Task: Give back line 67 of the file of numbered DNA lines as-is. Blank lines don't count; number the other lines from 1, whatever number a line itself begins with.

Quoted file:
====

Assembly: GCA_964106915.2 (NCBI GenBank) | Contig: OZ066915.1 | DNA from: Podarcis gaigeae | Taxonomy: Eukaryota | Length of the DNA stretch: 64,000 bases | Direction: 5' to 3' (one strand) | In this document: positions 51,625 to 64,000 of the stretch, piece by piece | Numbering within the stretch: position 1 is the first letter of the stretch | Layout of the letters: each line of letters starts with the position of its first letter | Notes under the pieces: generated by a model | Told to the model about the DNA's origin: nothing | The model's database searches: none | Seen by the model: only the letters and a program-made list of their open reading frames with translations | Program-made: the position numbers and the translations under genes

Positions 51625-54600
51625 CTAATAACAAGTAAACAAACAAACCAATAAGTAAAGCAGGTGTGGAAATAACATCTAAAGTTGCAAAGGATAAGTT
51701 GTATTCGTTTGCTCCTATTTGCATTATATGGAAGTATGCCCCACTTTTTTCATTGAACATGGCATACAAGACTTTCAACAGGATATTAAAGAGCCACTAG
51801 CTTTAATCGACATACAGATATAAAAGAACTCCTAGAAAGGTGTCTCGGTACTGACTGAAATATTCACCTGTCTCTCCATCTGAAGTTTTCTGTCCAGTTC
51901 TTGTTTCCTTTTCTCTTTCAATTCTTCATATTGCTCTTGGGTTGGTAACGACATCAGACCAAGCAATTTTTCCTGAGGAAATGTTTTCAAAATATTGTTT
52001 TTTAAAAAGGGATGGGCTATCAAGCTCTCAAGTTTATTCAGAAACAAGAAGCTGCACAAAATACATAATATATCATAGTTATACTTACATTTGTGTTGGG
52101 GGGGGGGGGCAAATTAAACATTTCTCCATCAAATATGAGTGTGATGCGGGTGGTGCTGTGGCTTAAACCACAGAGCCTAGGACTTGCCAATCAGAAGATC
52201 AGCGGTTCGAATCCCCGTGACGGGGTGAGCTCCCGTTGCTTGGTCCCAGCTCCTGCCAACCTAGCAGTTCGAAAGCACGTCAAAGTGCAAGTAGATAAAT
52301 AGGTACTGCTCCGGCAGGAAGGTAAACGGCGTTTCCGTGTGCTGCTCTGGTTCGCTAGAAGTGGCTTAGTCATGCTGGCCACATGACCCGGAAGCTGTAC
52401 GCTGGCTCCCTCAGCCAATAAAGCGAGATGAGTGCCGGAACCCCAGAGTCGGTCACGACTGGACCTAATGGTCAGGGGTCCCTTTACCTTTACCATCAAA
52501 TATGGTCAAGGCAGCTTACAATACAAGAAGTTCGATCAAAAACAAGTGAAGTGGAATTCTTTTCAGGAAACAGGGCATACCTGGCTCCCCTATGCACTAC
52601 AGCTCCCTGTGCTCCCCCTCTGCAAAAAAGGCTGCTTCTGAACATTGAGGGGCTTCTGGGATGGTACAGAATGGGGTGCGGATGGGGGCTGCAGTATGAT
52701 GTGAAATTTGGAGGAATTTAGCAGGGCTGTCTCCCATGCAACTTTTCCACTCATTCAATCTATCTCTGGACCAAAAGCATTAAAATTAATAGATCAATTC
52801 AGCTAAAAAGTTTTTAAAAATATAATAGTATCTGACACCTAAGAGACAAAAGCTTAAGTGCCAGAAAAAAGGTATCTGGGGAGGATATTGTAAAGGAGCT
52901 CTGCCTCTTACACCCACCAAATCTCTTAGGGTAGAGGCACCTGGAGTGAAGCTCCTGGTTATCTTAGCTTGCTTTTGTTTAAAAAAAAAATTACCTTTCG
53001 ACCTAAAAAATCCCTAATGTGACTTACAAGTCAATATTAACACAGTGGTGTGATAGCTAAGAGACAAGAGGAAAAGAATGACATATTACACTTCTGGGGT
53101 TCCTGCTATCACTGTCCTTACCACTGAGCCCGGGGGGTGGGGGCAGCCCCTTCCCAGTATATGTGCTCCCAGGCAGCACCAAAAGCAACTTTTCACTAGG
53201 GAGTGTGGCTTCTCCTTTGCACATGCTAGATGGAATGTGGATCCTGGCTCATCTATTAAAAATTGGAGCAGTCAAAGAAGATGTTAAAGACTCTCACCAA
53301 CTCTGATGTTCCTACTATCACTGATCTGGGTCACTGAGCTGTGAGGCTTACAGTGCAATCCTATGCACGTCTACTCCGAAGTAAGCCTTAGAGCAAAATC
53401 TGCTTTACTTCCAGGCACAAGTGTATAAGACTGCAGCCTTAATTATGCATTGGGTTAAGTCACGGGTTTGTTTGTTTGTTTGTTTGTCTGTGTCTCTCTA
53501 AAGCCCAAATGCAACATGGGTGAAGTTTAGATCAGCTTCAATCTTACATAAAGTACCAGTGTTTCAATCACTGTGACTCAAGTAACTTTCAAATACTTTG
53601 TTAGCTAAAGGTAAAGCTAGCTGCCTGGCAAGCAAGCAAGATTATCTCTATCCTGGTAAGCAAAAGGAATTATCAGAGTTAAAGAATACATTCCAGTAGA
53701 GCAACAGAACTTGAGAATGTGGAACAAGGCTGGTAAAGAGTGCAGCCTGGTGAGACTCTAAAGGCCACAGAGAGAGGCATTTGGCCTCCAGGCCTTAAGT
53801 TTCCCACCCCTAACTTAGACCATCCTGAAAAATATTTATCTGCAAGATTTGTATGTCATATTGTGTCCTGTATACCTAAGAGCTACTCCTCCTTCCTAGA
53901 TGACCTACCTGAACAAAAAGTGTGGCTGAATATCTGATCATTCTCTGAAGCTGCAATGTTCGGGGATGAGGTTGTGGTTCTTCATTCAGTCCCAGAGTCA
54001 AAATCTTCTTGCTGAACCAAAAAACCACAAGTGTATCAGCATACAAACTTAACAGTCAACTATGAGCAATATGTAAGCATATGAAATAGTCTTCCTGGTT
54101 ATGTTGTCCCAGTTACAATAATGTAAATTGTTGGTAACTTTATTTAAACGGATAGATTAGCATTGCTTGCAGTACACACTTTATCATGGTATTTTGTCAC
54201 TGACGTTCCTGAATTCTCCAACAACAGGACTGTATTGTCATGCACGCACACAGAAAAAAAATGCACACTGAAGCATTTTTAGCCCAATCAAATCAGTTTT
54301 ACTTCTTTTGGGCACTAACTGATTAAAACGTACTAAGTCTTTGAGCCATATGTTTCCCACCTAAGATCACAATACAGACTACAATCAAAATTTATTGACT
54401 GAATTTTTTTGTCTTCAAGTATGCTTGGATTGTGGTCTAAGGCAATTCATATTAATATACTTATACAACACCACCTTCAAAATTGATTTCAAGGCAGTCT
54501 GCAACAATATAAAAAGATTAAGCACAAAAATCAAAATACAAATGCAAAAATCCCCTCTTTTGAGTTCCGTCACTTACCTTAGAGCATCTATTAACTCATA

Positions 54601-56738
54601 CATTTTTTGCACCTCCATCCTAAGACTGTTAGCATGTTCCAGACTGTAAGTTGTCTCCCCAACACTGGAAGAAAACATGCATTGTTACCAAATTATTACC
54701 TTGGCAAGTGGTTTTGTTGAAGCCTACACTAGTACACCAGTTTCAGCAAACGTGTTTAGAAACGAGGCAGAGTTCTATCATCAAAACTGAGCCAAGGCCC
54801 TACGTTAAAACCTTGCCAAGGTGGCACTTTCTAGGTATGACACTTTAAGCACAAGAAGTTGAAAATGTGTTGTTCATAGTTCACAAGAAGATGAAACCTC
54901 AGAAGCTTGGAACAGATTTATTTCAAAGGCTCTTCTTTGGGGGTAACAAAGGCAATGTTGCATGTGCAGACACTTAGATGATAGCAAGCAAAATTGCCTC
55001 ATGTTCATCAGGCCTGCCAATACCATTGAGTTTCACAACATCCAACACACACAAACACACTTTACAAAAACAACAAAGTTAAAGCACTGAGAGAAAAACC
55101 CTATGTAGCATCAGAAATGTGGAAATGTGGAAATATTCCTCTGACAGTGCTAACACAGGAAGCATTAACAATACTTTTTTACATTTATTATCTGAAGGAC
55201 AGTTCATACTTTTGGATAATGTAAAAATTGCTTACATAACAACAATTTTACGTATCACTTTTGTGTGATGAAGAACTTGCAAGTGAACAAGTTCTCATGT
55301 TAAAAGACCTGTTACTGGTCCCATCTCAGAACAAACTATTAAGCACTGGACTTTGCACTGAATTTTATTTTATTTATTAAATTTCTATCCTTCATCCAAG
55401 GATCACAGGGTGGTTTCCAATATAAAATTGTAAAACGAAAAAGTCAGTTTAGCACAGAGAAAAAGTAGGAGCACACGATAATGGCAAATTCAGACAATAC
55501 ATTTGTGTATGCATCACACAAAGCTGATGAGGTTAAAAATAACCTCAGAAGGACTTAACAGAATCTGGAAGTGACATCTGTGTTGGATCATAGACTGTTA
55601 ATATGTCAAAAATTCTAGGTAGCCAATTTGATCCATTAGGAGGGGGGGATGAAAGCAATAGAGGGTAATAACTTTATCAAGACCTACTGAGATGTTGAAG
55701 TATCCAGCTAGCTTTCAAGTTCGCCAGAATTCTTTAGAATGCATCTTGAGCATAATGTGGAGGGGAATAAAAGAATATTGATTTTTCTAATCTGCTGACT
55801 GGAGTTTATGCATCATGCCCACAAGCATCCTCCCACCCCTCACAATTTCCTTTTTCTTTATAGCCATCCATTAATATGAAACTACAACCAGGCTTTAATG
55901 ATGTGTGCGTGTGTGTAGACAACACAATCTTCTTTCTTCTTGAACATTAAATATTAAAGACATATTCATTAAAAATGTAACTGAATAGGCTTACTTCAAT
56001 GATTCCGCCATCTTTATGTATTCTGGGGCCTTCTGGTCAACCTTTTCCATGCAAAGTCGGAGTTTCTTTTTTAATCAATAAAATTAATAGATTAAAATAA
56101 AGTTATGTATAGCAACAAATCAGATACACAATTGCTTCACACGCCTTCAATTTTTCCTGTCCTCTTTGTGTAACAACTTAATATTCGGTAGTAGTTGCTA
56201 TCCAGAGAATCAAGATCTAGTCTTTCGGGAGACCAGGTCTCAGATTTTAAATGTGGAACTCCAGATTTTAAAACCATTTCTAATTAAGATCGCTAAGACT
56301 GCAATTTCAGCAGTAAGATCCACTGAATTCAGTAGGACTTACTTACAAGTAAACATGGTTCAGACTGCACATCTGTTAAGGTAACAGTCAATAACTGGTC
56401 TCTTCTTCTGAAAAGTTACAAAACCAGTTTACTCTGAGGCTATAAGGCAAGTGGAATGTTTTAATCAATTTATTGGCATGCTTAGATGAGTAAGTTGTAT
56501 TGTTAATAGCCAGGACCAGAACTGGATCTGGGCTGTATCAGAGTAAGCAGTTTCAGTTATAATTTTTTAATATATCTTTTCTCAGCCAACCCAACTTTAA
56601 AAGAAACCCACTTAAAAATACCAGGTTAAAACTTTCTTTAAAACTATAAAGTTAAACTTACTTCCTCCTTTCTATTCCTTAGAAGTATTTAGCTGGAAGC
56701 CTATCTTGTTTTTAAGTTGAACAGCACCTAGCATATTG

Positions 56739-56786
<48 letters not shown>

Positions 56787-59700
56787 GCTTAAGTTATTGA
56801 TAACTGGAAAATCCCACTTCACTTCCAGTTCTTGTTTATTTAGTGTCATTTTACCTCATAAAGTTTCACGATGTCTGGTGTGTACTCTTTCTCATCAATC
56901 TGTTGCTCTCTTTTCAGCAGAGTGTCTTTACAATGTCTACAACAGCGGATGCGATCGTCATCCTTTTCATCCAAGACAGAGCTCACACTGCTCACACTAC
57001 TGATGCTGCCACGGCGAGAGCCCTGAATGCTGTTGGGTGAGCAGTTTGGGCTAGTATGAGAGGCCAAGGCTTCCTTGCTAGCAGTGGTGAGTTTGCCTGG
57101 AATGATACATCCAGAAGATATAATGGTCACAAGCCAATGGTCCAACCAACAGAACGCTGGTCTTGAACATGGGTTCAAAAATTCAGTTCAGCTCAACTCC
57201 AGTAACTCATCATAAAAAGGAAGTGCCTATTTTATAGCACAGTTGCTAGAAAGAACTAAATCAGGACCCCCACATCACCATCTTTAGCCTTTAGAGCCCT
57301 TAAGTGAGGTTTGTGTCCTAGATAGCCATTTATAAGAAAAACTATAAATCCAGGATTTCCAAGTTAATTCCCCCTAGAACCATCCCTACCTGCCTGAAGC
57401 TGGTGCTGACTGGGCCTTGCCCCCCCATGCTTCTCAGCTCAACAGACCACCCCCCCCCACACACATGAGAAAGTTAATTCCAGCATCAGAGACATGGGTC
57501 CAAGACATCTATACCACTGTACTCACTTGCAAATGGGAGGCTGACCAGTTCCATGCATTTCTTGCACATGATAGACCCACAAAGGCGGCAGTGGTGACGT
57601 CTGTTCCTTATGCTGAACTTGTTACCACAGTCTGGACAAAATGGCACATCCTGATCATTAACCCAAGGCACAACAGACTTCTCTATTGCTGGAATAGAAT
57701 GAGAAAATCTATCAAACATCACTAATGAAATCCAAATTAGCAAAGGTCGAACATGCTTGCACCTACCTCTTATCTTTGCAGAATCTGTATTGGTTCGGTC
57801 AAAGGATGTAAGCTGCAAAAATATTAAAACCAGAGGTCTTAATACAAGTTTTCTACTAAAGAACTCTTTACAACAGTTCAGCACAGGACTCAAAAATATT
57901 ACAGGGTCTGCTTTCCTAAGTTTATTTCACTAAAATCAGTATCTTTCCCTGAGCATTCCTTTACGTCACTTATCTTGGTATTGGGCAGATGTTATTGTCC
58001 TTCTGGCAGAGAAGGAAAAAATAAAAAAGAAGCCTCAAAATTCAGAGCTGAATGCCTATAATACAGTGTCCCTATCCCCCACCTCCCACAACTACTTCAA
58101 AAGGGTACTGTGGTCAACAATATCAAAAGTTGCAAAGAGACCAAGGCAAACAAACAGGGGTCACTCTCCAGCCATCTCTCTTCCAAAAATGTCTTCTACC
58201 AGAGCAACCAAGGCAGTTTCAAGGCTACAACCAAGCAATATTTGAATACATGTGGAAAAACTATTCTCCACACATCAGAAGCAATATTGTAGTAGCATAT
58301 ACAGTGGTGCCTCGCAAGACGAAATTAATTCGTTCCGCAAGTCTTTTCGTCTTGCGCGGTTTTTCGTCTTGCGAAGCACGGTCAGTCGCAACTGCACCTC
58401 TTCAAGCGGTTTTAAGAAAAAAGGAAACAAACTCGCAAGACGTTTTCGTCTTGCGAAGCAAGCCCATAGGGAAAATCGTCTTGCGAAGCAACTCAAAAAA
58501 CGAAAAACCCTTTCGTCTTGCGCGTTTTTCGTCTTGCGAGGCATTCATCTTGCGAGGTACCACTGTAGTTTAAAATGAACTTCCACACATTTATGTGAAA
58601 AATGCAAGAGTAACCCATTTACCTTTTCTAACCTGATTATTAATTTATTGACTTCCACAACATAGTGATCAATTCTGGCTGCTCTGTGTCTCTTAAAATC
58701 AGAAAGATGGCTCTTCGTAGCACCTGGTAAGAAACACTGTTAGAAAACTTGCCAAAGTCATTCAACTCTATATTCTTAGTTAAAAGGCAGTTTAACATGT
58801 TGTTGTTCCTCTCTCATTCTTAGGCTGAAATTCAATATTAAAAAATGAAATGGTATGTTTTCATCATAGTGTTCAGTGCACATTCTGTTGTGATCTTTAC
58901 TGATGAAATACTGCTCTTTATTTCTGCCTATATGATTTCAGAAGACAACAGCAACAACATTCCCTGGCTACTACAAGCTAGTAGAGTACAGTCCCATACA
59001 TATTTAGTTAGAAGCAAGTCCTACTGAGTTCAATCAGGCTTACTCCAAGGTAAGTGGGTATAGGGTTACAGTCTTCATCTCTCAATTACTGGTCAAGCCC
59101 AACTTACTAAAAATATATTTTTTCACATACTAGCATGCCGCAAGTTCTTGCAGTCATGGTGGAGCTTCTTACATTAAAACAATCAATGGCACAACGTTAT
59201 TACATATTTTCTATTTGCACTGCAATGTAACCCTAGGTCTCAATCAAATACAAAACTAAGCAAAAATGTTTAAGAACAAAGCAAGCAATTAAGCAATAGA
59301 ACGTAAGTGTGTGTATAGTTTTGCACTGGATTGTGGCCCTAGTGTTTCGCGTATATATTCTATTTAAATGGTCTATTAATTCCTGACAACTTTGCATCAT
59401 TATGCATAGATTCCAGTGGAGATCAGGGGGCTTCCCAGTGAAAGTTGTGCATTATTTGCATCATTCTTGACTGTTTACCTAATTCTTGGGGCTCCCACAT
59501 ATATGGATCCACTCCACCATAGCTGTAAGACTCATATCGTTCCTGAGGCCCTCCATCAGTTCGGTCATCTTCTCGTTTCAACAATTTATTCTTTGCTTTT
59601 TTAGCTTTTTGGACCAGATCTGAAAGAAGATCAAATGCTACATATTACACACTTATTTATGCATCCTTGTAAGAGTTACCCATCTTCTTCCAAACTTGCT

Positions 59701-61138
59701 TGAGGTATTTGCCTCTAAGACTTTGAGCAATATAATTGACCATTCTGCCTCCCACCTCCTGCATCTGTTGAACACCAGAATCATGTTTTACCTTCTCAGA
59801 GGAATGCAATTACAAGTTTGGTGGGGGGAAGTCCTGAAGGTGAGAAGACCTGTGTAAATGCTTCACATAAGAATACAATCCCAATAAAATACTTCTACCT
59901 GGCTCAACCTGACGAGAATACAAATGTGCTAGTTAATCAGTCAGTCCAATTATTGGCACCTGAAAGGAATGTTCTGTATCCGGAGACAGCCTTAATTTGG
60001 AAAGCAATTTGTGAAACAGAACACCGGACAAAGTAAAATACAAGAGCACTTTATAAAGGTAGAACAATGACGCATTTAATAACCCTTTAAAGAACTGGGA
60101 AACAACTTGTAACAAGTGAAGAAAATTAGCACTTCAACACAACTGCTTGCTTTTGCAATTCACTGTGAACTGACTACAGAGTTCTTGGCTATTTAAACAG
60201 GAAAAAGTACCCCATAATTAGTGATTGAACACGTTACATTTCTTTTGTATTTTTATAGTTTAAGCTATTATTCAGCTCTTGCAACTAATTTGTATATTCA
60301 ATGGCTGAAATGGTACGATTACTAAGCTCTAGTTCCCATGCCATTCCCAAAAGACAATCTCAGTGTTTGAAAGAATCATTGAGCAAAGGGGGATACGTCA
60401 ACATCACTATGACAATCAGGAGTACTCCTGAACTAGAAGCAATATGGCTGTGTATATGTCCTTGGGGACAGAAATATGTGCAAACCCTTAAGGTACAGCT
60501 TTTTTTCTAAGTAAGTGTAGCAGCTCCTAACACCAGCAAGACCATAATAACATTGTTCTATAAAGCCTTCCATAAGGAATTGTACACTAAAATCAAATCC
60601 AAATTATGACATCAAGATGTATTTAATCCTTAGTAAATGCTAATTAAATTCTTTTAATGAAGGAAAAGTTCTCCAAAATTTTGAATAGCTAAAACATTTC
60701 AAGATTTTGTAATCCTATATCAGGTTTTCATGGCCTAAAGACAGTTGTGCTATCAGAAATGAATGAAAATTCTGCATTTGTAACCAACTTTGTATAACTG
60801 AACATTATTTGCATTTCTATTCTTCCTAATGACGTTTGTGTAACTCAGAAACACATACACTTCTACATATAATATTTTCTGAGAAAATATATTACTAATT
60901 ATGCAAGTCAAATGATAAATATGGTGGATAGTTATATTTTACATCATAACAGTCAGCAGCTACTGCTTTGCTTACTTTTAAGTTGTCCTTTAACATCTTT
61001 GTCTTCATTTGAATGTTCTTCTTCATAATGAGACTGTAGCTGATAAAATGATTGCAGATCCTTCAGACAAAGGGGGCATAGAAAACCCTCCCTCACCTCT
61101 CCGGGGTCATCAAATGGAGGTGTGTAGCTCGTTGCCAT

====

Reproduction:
57501 CAAGACATCTATACCACTGTACTCACTTGCAAATGGGAGGCTGACCAGTTCCATGCATTTCTTGCACATGATAGACCCACAAAGGCGGCAGTGGTGACGT